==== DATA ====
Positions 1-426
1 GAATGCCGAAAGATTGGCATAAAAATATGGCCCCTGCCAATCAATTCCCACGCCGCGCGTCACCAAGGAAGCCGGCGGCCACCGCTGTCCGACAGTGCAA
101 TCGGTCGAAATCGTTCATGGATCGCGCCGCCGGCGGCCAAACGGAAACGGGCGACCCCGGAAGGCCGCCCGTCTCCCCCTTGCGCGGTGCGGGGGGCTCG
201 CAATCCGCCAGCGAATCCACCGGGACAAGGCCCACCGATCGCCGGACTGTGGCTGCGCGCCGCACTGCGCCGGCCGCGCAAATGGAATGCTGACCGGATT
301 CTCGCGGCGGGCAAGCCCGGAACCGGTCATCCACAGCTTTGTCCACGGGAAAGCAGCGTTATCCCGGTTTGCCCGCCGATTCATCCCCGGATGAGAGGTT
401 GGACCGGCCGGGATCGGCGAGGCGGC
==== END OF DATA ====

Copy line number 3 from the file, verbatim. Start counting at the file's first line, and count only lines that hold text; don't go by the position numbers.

101 TCGGTCGAAATCGTTCATGGATCGCGCCGCCGGCGGCCAAACGGAAACGGGCGACCCCGGAAGGCCGCCCGTCTCCCCCTTGCGCGGTGCGGGGGGCTCG